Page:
The ‘new’ post-Cold War ‘norms of decolonization, non-discrimination and human rights’ were seen as the successors of the shattered Great Power consensus of 1945. But these new norms proved far from universal. The ‘United Nations’ were still disunited about what constituted a threat to peace, and with Russia and China using or threatening their vetoes in the Security Council to protect themselves and their allies, the UN was once more marginalised as a sanctioning authority.
Today the chief sanctioners are the USA, the UK and the EU. They impose sanctions in support of their ‘norms’ without recourse to the UN, claiming that they are enforcing international law on behalf of the paralysed Security Council. Examples are the NATO bombing of Serbia in 1999, and the American-led invasion of Iraq in 2003, both of which followed the failure of economic sanctions to effect regime change or change regime behaviour. It is striking that in the Ukraine crises of 2014 and 2022, the UN has been almost wholly inactive, because of the Russian veto. One important consequence is that the current sanctions against Belarus and Russia are not mandatory on UN members, and countries like China, India, and Turkey have disregarded them, while Brazil has criticised their ‘indiscriminate’ nature.
IV. Sanctions Creep
The four important developments in sanctions practice since the Cold War have been the growing use of sanctions in the name of democracy and human rights, the sanctioning of sub-states, the sanctioning of individuals, and ‘extraterritorial’ or ‘indirect’ sanctions.
The first development moves from the idea that the purpose of sanctions is to prevent or halt wars between states to the idea of stopping or preventing abuses of human rights, whether or not they carry a threat of war. A good starting point is the Universal Declaration of Human Rights adopted by the General Assembly of the UN in 1948, a non-binding instrument. Abuse of human rights can be interpreted, on a liberal reading, as ‘acts of war’ against individuals or minorities.
A more substantial statement was the Helsinki Final Act of 1975, which committed its signatories to respect a subset of human rights (freedom to travel, freedom of information, and freedom of the press) which undermined the mechanisms on which the communist governments relied to control their societies, and set up a monitoring system to identify human rights’ violations and hold the violators accountable. The USSR swallowed the human rights clause (Article VII) in return for what it thought was the much greater prize of recognition by the United States of the ‘inviolability’ of its own borders, including the Baltic states which were annexed in 1940.
It was obvious to many at the time that the principle of humanitarian intervention was incompatible with the doctrine of national sovereignty which the UN had been formed to uphold. Western accusations that domestic policies in the Soviet Union were in breach of the USSR’s human rights’ commitments under the Helsinki Final Act were met by the reply that these were purely internal matters.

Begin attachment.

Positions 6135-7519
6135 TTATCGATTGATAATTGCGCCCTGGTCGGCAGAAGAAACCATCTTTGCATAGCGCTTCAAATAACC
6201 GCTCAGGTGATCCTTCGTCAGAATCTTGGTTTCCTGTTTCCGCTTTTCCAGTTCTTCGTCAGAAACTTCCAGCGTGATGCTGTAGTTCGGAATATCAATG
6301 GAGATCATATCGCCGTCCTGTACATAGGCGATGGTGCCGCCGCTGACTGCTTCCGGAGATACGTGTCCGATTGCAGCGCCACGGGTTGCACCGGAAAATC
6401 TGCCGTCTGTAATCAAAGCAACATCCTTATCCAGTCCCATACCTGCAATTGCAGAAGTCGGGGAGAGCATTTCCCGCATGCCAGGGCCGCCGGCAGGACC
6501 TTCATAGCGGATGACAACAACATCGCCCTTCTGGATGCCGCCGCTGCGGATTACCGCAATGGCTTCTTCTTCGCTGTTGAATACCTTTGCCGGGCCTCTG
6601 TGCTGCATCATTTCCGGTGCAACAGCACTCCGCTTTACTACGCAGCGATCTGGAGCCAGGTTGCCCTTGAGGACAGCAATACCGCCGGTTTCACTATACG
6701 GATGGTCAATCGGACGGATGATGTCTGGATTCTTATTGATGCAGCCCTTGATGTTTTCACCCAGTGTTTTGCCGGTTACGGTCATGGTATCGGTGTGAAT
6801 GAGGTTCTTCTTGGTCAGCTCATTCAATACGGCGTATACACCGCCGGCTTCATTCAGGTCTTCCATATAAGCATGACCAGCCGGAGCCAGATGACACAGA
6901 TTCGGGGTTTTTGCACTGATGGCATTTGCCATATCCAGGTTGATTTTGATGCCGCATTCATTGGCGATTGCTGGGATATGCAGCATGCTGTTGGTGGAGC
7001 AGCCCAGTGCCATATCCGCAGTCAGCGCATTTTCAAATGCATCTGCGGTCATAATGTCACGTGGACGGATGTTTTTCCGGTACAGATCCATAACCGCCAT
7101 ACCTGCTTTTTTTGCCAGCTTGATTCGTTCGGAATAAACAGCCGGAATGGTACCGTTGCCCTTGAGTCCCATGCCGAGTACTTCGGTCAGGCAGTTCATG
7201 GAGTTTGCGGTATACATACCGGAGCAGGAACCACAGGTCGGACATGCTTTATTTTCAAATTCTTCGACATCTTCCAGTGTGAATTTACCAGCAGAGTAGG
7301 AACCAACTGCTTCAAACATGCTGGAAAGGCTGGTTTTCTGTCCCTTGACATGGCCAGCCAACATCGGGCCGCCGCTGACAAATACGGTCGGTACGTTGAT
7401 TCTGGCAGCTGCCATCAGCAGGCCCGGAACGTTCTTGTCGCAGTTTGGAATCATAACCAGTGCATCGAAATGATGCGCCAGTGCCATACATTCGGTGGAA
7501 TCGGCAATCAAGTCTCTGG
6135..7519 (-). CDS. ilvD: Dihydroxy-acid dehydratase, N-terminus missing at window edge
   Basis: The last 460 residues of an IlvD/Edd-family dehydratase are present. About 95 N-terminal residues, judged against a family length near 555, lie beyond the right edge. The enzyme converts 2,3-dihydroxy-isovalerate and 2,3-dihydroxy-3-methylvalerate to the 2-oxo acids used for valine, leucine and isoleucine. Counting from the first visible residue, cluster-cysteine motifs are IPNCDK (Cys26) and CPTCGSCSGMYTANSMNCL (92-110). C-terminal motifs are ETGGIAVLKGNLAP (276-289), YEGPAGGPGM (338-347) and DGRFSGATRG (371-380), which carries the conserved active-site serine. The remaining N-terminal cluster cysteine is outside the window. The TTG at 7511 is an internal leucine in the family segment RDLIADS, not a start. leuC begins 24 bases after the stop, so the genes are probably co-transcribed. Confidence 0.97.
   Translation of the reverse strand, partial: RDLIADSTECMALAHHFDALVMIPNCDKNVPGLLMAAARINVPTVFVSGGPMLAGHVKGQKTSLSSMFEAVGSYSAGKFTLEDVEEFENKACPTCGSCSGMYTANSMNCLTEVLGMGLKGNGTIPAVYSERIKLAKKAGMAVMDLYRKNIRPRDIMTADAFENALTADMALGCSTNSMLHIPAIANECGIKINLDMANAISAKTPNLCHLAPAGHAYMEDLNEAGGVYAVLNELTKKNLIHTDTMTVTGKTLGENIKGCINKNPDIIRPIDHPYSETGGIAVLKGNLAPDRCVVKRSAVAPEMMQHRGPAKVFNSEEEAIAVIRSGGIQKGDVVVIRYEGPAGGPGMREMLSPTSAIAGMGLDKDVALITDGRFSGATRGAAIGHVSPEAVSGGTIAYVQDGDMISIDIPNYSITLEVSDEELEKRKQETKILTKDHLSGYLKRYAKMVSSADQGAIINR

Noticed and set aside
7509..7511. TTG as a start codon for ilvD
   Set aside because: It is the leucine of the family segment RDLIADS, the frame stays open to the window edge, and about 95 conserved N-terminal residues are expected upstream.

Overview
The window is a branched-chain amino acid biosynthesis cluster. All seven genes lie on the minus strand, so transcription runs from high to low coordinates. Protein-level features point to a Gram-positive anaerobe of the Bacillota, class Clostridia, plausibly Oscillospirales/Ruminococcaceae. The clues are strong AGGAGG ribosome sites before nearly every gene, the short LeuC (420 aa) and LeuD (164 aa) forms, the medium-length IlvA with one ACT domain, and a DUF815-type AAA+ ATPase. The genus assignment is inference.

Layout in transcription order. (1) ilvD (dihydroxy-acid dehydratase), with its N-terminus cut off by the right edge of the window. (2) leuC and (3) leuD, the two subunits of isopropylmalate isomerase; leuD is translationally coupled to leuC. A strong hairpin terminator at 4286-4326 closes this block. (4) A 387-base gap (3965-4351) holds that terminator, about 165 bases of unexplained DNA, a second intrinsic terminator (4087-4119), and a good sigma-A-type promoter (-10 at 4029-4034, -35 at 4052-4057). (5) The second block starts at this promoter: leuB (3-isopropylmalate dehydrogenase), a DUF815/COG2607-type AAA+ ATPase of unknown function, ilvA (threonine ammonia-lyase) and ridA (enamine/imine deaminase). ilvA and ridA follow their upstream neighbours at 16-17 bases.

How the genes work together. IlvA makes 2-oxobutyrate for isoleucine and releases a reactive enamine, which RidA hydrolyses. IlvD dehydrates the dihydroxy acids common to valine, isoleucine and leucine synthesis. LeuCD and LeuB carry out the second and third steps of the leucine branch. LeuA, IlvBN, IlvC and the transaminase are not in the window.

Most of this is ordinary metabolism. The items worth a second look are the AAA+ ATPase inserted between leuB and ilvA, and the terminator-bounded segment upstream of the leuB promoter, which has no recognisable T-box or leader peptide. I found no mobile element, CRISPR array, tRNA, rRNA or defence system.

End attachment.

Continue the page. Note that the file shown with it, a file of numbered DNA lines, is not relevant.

However, the Helsinki Accord did not make violation of human rights sanctionable under international law. For one thing, the Helsinki commitments were non-binding. Secondly, the signatories were limited to 35 European countries, including the United States and Canada; Asian countries, notably India and China, were not invited to sign the Final Act: rather it was portrayed by the American president as ‘part of the great heritage of European civilization, which we hold in trust for all mankind’. In short, the commitment to democracy and human rights was principally a western commitment, which it was hoped would become, in time, genuine universal norms.
Traditionally, it had been supposed that the primary condition of inter-state peace was security of states against external attack. The Rwandan genocide of 1994 showed that minority groups might be genocidally assaulted within states. Kofi Annan, secretary general of the UN, spearheaded the attempt to enlarge the mandate of the UN to the ‘protection of the innocent’. This might provide the juridical basis of a new international law in which national sovereignty was qualified by a ‘behavioural test’.
From the Annan initiative grew the practice of holding sub-state groups accountable for acts of war. This was partly a response to the growing privatisation of violence, with ‘state failure’ increasingly common in the post-colonial era. Mary Kaldor has highlighted the emergence of ‘new wars’ which blur the lines between violence between states, terrorist violence, organized crime, and human rights’ violations.
The traditional view that sanctions were properly directed exclusively at states suffered another damaging blow following the coordinated attacks by the militant Islamist network al-Qaida against the USA on 11 September 2001. It was not just ‘rogue’ state sponsors of terrorism which needed to be sanctioned but political-criminal groups operating in ‘failed’ states. Following 9/11, a combination of presidential decrees and provisions of the Patriot Act gave the US Administration sweeping powers to impose economic sanctions on state sponsors and sub-state perpetrators of terrorism, together with their financial backers.